Chinese playing card makers, whether they be based on mainland China, Hong Kong, Taiwan or even Macau, have a reputation for imitation and replication fused with innovation which has produced perhaps the widest variety of joker playing card designs of any single part of the world.
Designs copied in whole or part from Western classic designs are chiefly limited to the more prolific, later American, British and Belgian classic designs by the US Playing Card Company, Waddington's, Cartamundi but also encompass designs by Consolidated-Dougherty, Arrco, Hoyle, Brepols, Biermans and Ducale.
Copies such as this Chinese version of the classic “Bee No 92" poker deck marketed under the brand name BCG are clearly copies rather than fakes.
While this anonymous copy of the classic Waddington’s standing jester is a poor quality fake in which no attempt has been made at originality.
Chinese versions are often easily spotted by the poor quality printing, paper, and the custom of producing one joker card in colour and another in monochrome or even just not coloured black and white, as this Arrco inspired Chinese pair illustrate.
The later Arrco laughing head jester inspired a run of Chinese imitations with their own adaptations.
The US playing card company standing jester was copied but incorporating the colouring of the Waddington's standing jester to produce novel variations.
But not as interesting as this design which takes the jester’s face, head, and collar together with the yellow banner from the Cartamundi classic jester, applied to a Chinese original generic unicycling style design.
More Carta Mundi copies.
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I have adored playing cards since before I was seven years old, and was brought up on packs of Waddington's No 1. As a child I was fascinated by the pictures of the court cards.
Over the next fifty years I was seduced by the artwork in Piatnik's packs and became a collector of playing cards.
Seeking more information about various unidentified packs I discovered the World of Playing Cards website and became an enthusiastic contributor researching and documenting different packs of cards.
I describe my self as a playing card archaeologist, using detective work to identify and date obscure packs of cards discovered in old houses, flea markets and car boot sales.
Luxury packs of cards have been produced since the 15th century, a trend that is very popular among collectors today.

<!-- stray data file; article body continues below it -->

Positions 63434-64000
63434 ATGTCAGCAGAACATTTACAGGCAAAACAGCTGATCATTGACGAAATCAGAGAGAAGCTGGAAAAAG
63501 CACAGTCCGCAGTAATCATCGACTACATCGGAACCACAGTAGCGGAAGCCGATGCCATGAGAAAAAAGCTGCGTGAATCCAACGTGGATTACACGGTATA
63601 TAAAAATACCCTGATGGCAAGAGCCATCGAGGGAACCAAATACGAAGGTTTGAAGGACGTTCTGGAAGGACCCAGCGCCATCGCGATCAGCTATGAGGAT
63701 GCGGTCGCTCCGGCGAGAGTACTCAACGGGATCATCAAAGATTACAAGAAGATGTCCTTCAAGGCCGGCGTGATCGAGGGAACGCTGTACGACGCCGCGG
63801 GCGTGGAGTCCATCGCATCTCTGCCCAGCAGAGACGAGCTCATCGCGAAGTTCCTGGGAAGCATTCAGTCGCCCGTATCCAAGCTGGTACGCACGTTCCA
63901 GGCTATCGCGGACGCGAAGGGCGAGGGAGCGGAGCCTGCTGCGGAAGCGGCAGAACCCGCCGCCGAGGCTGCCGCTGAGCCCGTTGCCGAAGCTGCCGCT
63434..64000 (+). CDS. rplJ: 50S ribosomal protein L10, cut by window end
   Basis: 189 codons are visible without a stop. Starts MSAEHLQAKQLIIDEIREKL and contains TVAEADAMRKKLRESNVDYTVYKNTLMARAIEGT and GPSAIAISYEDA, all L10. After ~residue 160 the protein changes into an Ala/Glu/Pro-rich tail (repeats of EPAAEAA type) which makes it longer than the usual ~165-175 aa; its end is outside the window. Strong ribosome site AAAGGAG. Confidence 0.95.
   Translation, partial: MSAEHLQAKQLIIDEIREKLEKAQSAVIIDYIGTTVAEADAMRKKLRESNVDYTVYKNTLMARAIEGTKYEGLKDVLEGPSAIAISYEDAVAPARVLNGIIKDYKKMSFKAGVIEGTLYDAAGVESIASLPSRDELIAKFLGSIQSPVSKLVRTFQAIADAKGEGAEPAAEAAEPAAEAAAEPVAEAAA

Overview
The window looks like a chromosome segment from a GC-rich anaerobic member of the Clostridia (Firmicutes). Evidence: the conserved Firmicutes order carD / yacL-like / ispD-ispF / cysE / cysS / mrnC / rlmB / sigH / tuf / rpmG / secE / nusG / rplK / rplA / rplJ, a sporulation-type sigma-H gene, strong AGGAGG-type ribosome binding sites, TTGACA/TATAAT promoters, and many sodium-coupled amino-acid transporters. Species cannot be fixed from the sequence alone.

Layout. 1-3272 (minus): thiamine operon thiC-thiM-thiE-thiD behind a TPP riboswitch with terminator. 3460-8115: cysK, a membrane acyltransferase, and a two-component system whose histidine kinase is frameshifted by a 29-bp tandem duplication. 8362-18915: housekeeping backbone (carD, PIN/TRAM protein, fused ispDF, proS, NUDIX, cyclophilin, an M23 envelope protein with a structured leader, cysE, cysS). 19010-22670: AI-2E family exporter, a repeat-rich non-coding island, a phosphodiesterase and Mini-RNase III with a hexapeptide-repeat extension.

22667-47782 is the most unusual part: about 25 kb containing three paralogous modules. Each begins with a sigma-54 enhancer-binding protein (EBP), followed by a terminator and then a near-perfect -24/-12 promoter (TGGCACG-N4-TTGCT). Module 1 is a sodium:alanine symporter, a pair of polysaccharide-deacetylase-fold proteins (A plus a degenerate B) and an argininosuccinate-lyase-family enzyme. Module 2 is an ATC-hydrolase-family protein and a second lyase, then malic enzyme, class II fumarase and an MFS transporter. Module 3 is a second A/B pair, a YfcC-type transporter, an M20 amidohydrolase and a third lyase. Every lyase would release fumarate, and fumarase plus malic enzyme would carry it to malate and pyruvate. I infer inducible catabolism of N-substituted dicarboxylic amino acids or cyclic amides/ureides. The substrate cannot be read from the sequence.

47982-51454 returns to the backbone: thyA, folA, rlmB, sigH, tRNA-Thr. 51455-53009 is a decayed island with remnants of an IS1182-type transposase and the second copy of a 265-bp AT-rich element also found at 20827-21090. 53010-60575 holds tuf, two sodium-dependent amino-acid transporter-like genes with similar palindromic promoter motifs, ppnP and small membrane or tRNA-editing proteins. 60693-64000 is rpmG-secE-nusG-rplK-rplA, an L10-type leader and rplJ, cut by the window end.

This deck is named after Armand Jean du Plessis de Richelieu, Cardinal-Duc de Richelieu (1585-1642), a French Roman Catholic Clergyman and statesman, Chief Adviser to King Louis XIII, noted for the authoritarian measures he employed to maintain power.
Schweizer Trachten No.174 (Costumes Suisses) by Dondorf.
Hand-drawn Transformation cards, c.1870.
This deck was inherited from ancestors, it has has a family history surrounding it. Details of the lives of previous owners make it all so fascinating.
Alice with artwork by Jesús Blasco, published by Lo Scarabeo, 2003.
Liberty playing cards designed by Antonella Castelli, published by Lo Scarabeo, 2003.
Baracca & Burattini puppetry deck printed by Dal Negro, 1998.
Sherlock Holmes deck with caricatures by Jeff Decker published by Gemaco Playing Card Co. 1989
Martin Mystère based on the comic book by Alfredo Castelli. The cards were designed by Giancarlo Alessandrini.
‘Seefahrers’ maritime deck designed by Klaus Ensikat for Deutsche Seereederei Rostock, GDR.
Ukiyo-E deck by Nintendo for Sanyo Enterprise Co.
Year of the Child commemorative deck designed by Jhan Paulussen, 1979.
The Maya Deck produced by Stancraft for Hoyle, 1976.
‘Einhorn’ designed by Richard König, c.1986.
I suppose people collect for different reasons, rarity, quality, ingenuity of design, sentimental value... by Tony Hall.
Case Study: using detective work to identify and date a pack discovered in charity shop.
Patience Cards and their Boxes by Tony Hall.
Bicycle Steampunk playing cards with Gothic artwork by Anne Stokes, 2015.
I collected playing cards when I was in primary school, by Jan Walls.
“Renaissance” playing card designs by A I Charlemagne, 1862.
Bicycle Knights playing cards designed by Sam Hayles in 2018.
This is an archive list of my collection. I hope it will be of use and interest to others.
“Is Card Collecting an Investment?” - an article by Rod Starling.
‘Friendly Felines’ playing cards designed by Azured Ox, 2017.
Gods of Egypt playing cards dedicated to the culture of Ancient Egypt.
Bicycle 808 Bourbon themed deck by US Playing Card Company 2017.
Alice in Wonderland playing cards designed by Sasha Dounaevski, 2018.
“Kaiserkarte” first published by Schneider & Co in 1895-1897 for the Imperial Court.
Age of Dragons by Anne Stokes, 2017.
Anne Stokes Collection playing cards, 2010.
Pack of 52 hand-drawn Jokers.
The Deck of Cards by Andrew Jones Art, 1979.
My wife and I have recently commissioned a unique pair of stained glass windows for our home.
Chinese playing card makers have probably produced the widest variety of jokers of any single part of the world.
An unknown deck by Ken McCarthy, c.2018.
“A Look Back with Hope for the Future” by Rod Starling
Les Grandes Figures de L’Histoire Bretonne
Kalevala playing cards by Sunish Chabba and Ishan Trivedi inspired by ancient Finnish mythology.
Hearts of London for British Heart Foundation 2009.